Even though there is a lack of specific global treaties that deal with the human rights implications of “intelligent” machines and other new technologies specifically, it has not stopped the enforcement of the technologically neutral rights contained in international treaties in cases concerning such systems.


For example, the European Convention on Human Rights has been successfully relied on to challenge the use of live automated facial recognition technology and a risk scoring model that was used to identify those at risk of committing welfare fraud.


Constitutions


This is (usually) a written document that sets out the basic structure of a state, the major state institutions (such as the government, legislator and the courts), and the principles governing their relations with each other and with citizens. It is, therefore, often treated as the fundamental and supreme law of a country.


Constitutions across the globe include human (or constitutional) rights that can be enforced against the state and state bodies, such as the rights to privacy, freedom of expression, a fair trial and freedom from discrimination.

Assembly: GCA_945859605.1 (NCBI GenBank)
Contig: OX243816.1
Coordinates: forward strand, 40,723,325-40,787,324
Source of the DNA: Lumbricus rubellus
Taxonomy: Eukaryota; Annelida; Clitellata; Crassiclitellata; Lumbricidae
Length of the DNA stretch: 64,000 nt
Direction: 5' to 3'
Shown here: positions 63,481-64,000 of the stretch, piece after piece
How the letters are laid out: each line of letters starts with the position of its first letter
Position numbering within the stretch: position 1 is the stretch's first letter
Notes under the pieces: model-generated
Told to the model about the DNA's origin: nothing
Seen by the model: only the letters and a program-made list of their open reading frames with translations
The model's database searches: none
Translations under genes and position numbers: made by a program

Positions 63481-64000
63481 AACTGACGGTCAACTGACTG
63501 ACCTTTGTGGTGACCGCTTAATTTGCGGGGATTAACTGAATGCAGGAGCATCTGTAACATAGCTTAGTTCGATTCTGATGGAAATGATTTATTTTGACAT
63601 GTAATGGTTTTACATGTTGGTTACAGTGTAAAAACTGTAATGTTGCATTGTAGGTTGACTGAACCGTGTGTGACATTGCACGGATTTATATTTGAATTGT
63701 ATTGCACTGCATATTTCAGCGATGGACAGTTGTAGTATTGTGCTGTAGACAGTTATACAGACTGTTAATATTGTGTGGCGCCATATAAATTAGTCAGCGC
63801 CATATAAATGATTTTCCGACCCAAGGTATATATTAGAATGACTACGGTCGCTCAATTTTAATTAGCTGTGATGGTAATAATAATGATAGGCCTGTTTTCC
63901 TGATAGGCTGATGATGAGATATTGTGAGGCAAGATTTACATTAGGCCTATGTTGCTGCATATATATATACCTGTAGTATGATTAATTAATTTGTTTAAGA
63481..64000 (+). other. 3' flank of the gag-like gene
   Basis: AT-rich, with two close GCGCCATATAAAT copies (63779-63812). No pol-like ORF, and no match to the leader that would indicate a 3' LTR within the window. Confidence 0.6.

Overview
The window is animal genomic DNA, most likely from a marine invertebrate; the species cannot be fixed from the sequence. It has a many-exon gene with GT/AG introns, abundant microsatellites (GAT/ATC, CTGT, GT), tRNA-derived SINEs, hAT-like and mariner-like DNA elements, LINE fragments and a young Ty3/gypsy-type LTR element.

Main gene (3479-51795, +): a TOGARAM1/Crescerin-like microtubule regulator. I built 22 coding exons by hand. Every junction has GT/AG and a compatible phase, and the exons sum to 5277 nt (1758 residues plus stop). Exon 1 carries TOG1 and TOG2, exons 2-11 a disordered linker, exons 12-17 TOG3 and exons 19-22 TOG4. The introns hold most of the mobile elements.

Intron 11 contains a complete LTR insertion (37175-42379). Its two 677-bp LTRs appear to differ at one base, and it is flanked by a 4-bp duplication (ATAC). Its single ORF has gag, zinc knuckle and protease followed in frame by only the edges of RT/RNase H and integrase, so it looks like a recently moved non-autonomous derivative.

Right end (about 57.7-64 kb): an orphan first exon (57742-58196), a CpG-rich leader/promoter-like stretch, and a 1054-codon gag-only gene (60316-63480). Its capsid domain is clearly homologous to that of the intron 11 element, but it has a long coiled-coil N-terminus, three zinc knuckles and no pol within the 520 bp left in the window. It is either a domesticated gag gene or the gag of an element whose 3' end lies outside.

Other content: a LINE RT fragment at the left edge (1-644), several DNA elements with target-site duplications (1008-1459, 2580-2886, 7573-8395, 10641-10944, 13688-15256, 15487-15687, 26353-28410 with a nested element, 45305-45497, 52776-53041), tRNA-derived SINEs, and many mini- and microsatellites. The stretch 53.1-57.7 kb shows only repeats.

Some constitutional rights may not be explicitly referred to as “human rights,” but can play a similar function to the rights set out under international treaties. For example, in the US, constitutional rights to due process can offer similar protections to the right to a fair trial. As set out in two case studies, due process rights have been relied on to challenge the use of risk scoring algorithms in the criminal justice system and the use of student performance scoring algorithms used to fire teachers in public education contexts.


Constitutions may directly incorporate international treaties into the domestic legal framework of a country, allowing individuals to enforce their international human rights against state bodies. For example, the Constitution of Kenya states that “the general rules of international law shall form part of the law of Kenya.”


Constitutions may require that domestic laws be interpreted in conformity with international treaties. For example, the South African Constitution states that courts and tribunals must consider international law when interpreting constitutional rights.


However, other countries require that, before citizens can enforce their rights under international treaties before the courts, domestic law has to be passed to make international law directly applicable.